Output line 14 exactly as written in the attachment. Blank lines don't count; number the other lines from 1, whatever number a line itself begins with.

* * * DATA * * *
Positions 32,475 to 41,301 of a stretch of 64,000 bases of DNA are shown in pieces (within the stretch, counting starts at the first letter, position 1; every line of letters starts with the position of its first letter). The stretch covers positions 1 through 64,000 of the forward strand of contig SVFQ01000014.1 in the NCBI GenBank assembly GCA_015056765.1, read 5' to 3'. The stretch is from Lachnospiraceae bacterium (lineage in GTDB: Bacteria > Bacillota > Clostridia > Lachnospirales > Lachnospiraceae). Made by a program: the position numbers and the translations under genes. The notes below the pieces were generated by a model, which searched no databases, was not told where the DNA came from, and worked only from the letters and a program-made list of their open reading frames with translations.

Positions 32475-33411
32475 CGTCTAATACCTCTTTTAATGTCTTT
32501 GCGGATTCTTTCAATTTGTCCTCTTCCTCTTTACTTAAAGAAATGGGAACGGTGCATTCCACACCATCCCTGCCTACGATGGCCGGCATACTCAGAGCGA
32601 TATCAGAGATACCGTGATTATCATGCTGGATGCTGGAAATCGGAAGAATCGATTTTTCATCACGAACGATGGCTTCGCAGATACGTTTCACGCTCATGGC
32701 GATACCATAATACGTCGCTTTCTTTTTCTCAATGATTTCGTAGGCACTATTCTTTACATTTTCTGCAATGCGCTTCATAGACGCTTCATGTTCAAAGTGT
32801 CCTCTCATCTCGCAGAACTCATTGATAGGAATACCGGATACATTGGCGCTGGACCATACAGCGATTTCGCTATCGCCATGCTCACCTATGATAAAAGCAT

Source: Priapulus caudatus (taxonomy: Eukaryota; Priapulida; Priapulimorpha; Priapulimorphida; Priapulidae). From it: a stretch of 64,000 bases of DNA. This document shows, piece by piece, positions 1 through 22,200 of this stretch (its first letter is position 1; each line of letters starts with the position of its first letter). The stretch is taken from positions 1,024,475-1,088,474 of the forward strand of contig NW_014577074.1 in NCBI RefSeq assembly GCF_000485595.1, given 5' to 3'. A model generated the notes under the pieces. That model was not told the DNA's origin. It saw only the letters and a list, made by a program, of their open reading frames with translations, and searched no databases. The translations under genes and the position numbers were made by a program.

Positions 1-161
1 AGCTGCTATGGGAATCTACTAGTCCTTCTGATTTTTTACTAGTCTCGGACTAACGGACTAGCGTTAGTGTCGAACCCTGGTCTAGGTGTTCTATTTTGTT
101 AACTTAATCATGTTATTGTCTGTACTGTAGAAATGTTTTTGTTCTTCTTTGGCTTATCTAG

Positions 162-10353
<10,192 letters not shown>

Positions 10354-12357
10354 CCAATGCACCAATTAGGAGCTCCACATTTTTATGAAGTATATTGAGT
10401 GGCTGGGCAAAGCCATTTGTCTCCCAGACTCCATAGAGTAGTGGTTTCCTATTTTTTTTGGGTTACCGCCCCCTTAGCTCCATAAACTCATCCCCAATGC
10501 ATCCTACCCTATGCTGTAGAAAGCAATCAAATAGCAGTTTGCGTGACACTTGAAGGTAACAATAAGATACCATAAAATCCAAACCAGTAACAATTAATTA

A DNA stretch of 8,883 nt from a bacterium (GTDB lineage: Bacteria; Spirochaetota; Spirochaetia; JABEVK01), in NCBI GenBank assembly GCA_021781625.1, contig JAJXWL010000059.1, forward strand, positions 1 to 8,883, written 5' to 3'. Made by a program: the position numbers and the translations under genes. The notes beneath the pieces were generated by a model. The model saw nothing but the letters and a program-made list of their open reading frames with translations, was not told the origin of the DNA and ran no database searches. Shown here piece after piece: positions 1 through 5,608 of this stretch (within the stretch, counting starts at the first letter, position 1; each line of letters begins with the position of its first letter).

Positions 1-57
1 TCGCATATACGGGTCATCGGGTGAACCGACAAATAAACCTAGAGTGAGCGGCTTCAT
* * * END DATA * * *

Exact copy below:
Positions 10354-12357